…is the next one! Sounds obvious, but this flies in the face of an old sales adage: you’re only as good as your last call. Not so! While that previous call might have established or continued a positive customer relationship, this really offers no more than an ‘in’ for the next time.
Why that next call should be different
If a salesperson is making regular calls to established customers, then another saying should be front of mind. And it’s this: familiarity breeds contempt. However, this can be a bit harsh, so perhaps it should be adapted to: familiarity can breed indifference.
More of the same-old, same-old
There are many salespeople who are satisfied with a call to such a customer where the previous order is repeated. They measure this as a success – and it’s fair to say that, on occasions, this might be the best outcome that can be achieved. However, that isn’t the same as being in a comfort zone where this is simply the salesperson’s expectation.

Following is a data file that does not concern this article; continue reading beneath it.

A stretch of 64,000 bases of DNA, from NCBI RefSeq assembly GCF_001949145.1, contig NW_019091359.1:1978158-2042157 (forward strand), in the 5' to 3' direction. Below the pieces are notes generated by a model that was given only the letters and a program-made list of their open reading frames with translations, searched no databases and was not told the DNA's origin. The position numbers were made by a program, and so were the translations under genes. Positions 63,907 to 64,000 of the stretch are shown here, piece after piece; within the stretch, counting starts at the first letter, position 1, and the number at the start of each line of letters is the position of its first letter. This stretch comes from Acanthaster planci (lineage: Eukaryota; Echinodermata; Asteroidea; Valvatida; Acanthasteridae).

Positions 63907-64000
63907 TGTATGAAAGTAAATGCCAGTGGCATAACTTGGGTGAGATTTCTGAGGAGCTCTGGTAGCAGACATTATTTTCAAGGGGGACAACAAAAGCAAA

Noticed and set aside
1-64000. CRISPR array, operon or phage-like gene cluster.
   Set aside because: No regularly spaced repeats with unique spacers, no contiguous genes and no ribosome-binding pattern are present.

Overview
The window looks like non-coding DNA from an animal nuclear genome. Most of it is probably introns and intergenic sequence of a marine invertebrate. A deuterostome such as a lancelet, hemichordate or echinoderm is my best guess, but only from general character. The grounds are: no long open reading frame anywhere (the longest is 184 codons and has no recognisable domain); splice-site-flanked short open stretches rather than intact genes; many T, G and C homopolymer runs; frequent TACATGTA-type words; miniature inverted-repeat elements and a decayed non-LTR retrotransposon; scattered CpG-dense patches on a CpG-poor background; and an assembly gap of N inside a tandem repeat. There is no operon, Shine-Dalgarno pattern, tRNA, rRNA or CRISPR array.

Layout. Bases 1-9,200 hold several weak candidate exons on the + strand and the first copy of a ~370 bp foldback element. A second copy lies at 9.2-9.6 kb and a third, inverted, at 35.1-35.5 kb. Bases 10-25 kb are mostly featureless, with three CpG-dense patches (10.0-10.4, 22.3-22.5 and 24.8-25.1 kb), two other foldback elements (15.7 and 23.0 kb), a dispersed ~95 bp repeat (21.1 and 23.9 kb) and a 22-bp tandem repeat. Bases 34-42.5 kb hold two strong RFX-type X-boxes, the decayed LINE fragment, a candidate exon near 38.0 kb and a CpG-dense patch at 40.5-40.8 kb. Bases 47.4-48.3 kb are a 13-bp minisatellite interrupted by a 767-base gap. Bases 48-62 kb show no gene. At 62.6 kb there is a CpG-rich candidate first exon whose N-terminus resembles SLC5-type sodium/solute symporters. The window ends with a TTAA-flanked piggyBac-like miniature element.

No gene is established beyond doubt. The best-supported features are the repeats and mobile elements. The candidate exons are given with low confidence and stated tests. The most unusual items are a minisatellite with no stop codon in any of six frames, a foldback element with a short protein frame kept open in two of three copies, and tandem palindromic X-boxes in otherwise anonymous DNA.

Adding something new to a call
In the scenario just described, there can be a comfortable relationship between buyer and seller. Until, that is, another salesperson arrives on the scene behaving pro-actively. This individual is offering something new or different. This might be no more than paying proper attention to the client and their needs, rather than taking them for granted.
So, what might the something new be? It could be a product or service, or an improvement on what’s currently on offer. However, it might be no more than taking time to ask questions of the customer, to find out how their business – and therefore their needs – might have changed or be changing.
Changing expectations and outcomes
By the simple showing of interest, rather than just taking them for granted, a salesperson can move their relationship up a notch with regular, or infrequent, customers. Even for a first-time call, the level of genuine interest shown can be a game-changer! Author Maya Angelou said it well when she suggested that “I’ve learned that people will forget what you said, people will forget what you did, but people will never forget how you made them feel.”